Thursday, June 15, 2017

Guidelines on Social Media Use in Research #Science

Scientists at the University of York have called for guidelines, informed by public opinion, to be made available to researchers who are considering using social media as a research tool.
Whilst there has been much debate on the ethics of using social media posts in research, a comprehensive search of studies from around the globe only identified 11 that have explored the views of social media users on employing such research methods, and as few as six which considered the views of researchers.

Attitudes from social media users varied according to the studies, from people stating that such research is essential, to those strongly against their posts being used in this context.

Social media users were generally more supportive of their content being used if the research was conducted to a high standard, was conducted by respected researchers, did not include children or vulnerable people, and was aimed at making life better for patients or communities. Scientists call for consistent guidelines on social media use in research

The Rockhouse premise is social media is riddled more with research than anything else even if it's only in trying to determine which type of laundry detergent you are most likely to buy.

Some research institutions provide specific ethical guidelines on social media in research, but others do not have any and some will instead defer to organisations such as the Association for Internet Researchers (AoIR) Guidelines.

Dr Golder said: "Many social media users do not realise that their views could be used in research and they are therefore not posting comments and images with this in mind. 

"The more social media users become aware that researchers are looking at their accounts, the greater the risk that users become guarded about posting their honest opinions or posting anything at all.  

"This is particularly important for social media networks that provide valuable support networks across a range of issues, such as channels dedicated to information for new mothers, advice for cancer patients, and recovering alcoholics.

"It is therefore important that consistent and universal guidelines are produced that are informed by the views of social media users and that this becomes standard practice in ethics approval processes at universities and other research institutions."

- PO

The text in bold is straight out of Heisenberg's Uncertainty Principle which is summarized as the act of observation can change the result.  (WIKI:  Uncertainty principle)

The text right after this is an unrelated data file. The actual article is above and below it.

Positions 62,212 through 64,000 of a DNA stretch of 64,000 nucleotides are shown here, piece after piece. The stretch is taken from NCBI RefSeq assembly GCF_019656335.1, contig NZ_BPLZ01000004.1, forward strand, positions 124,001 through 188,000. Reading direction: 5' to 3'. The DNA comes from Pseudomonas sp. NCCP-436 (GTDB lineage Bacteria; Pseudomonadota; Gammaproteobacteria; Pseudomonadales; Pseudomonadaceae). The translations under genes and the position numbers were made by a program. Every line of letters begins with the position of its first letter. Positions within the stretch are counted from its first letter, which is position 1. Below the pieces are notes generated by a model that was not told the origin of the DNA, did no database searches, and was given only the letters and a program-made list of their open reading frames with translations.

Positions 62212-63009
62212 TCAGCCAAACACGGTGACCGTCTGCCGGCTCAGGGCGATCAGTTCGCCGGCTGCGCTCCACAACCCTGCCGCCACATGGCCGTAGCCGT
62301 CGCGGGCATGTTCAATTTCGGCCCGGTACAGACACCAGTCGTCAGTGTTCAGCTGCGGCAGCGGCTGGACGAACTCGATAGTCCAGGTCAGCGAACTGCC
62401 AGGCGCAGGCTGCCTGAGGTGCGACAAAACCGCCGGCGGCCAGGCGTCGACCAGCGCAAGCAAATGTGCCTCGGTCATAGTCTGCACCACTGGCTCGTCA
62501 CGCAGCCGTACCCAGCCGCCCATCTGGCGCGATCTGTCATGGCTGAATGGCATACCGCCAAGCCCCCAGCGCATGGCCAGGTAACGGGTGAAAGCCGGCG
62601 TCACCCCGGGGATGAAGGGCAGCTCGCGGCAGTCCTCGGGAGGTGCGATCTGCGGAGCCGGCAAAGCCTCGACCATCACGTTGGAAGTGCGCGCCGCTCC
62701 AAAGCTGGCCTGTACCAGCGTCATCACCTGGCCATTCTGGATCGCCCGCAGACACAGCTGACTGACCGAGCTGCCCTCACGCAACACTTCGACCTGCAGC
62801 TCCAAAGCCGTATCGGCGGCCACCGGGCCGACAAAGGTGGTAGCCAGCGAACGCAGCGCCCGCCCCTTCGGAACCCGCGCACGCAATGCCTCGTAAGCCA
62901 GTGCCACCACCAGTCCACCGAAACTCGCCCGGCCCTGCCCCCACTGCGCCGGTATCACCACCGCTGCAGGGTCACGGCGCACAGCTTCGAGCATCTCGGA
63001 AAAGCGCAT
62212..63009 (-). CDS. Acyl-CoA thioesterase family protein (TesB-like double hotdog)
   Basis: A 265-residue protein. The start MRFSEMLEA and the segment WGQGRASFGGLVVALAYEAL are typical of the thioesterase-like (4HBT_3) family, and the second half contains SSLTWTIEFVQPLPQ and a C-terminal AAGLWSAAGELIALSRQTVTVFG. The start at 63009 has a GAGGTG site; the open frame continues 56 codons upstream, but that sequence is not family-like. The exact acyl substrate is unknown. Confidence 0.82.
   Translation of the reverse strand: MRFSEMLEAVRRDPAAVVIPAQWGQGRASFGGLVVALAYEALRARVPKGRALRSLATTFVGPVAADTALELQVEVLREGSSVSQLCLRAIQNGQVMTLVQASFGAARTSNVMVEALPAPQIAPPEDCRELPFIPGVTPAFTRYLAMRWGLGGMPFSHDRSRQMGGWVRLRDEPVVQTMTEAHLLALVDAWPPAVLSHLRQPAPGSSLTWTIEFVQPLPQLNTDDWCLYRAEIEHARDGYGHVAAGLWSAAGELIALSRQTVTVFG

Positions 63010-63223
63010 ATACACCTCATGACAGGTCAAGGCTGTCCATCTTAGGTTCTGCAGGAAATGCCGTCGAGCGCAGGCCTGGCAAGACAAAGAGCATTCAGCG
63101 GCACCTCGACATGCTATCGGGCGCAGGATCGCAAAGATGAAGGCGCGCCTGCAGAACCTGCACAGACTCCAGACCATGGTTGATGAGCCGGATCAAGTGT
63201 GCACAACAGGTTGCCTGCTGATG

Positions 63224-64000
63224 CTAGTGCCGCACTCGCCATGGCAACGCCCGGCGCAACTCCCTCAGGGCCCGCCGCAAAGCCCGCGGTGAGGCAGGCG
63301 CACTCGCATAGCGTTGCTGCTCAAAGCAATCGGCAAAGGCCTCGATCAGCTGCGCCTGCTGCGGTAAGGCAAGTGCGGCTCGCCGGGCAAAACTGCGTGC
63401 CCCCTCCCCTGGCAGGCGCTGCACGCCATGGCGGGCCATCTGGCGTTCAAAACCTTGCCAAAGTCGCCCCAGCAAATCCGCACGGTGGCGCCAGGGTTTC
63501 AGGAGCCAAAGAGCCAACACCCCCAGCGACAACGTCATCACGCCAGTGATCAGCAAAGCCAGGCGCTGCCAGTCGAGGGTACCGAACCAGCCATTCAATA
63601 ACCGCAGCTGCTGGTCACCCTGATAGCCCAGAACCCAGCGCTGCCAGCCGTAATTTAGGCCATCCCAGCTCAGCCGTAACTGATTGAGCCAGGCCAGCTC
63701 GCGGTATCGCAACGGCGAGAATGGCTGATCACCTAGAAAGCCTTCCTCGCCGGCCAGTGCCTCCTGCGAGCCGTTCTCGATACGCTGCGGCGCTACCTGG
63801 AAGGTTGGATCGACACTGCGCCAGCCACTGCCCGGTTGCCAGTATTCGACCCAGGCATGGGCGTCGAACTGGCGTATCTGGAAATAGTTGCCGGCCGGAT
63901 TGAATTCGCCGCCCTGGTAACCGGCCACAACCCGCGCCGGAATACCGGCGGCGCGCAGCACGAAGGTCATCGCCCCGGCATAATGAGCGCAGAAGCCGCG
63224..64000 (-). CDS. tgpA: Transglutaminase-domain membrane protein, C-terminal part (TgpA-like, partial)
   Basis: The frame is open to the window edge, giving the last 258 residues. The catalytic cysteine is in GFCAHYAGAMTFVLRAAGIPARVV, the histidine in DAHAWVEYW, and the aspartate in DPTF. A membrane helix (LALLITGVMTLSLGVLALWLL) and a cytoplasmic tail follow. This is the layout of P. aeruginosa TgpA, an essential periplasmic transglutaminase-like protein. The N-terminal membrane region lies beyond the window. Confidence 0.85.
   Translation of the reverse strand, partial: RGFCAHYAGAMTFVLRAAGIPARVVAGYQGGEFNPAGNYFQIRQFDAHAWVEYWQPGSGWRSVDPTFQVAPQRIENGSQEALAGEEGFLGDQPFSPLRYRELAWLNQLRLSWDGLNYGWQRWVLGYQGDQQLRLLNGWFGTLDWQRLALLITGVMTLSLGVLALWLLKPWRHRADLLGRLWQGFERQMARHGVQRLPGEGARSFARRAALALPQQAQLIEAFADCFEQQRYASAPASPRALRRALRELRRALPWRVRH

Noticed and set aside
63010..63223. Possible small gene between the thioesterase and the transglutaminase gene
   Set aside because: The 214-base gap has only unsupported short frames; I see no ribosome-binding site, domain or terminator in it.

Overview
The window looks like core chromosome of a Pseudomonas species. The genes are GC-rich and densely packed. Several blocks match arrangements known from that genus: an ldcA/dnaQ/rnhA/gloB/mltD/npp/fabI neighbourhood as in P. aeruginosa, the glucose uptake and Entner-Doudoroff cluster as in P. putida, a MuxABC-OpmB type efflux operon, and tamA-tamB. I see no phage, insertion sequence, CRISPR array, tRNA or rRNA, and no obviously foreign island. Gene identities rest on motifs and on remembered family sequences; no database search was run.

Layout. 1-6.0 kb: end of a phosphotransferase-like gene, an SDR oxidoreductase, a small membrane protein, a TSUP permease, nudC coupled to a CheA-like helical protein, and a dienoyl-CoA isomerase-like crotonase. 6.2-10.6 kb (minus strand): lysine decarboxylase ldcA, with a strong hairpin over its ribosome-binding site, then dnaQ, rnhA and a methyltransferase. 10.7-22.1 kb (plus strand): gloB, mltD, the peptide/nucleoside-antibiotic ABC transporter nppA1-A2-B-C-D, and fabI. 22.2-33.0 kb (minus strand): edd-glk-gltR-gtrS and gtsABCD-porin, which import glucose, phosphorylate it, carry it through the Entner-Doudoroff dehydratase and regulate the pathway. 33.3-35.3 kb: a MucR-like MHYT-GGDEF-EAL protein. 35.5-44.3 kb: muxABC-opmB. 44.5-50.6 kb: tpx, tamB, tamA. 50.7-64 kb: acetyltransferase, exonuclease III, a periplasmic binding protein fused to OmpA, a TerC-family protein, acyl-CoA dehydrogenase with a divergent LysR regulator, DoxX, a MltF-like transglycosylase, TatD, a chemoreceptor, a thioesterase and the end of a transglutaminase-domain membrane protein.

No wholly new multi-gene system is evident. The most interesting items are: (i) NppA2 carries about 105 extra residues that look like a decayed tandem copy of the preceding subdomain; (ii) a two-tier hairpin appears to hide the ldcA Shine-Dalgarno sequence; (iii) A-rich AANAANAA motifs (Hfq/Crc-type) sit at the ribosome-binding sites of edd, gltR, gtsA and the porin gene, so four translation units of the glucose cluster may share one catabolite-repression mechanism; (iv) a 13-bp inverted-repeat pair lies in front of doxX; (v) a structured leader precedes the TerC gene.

The biggest Rockhouse interest in social media is regarding the Facebook Swarm Effect in which presentation of opposition to any effect will almost invariably result in being swarmed by like-minded friends who will try to annihilate it.  The Rockhouse regards that as an extremely dangerous social phenomenon since it engenders and supports the thinking you can never be wrong.

The same effect can be observed in responses from everything to anti-vaxx to what did Obama do during the war.  Making observations in this regard has an almost inherent requirement for the unethical in terms of injecting oneself into the engagement.  That's got a whole lot of people hating me but not much beyond that.

In general, the source article doesn't go far enough since a research focus on social media means it is or is less focused anywhere else.  In part, the Rockhouse attributes that to laziness since it's easy to play games with social media and somewhat more difficult to go out into the field.  The problem coming from that is social media comes to represent society and that's patently false when so many have little or nothing to do with it.

From the look of things, no-one had to be coerced into The Matrix since they went into it willingly.

- Newer technology came out recently for video games and there was fever within an enormous audience which was much like an announcement, The Beatles are Coming to Shea Stadium, in older times.  That fervor wasn't only with children but goes at least through 20-somethings and likely 30-somethings as well, probably higher.

- Tremendous interest in VR which permits total withdrawal from any physical world and most physical considerations

- Constant linkage is required back to The Matrix and frequently people fill every possible moment by playing with a mobile device and / or talking on one, all of which prevent or inhibit engagement with any actual people anywhere near you.

- Isolationism within social media permits the You Are Never Wrong phenomenon and further increases the need for more isolation to protect that feeling.

The Rockhouse submits these are fundamentally dangerous trends since none of them require any actual engagement with living, breathing humans.  Moreover, they are highly likely to prevent it or at least make it more difficult.  The apparent focus of science on social media at the expense of everything else shows the same type of myopic indifference to the fulness of things insofar as there's an enormous population outside social media as well.

Note:  the Rockhouse is not feeling ignored but rather horrified at trends which do not appear psychologically or sociologically healthy in any way.

No comments: